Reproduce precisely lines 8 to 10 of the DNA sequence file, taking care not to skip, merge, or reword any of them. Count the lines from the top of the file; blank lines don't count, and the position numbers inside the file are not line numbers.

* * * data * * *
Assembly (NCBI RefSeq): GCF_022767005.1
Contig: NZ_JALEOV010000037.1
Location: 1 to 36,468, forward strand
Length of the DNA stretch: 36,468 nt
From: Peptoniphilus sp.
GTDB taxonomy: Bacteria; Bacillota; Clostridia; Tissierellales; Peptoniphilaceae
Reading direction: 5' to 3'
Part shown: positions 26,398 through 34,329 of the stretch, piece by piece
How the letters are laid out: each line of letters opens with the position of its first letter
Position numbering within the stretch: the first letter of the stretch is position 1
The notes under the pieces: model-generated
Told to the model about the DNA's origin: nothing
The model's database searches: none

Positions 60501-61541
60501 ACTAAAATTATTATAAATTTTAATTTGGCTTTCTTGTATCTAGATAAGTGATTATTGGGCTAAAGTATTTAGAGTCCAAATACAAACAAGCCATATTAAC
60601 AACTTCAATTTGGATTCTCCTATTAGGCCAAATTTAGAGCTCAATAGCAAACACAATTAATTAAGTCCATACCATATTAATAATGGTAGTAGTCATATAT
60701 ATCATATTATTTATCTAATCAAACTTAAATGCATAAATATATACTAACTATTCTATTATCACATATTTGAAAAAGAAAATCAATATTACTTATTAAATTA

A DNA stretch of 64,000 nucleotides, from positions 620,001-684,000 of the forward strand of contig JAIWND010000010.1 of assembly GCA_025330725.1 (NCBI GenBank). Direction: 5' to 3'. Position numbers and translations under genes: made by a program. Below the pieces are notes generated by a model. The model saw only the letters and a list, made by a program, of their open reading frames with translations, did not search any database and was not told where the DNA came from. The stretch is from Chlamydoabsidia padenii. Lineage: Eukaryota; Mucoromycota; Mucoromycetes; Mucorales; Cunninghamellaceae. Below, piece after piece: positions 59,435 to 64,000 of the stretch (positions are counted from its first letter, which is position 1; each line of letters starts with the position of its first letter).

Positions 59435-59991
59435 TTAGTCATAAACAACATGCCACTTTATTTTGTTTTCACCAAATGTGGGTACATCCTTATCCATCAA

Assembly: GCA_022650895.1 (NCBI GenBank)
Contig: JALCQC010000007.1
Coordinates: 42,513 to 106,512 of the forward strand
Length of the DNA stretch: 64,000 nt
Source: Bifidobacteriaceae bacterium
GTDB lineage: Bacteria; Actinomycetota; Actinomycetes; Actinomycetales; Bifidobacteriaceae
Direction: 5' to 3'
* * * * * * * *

Part shown: positions 26,398 through 34,329 of the stretch, piece by piece
How the letters are laid out: each line of letters opens with the position of its first letter
Position numbering within the stretch: the first letter of the stretch is position 1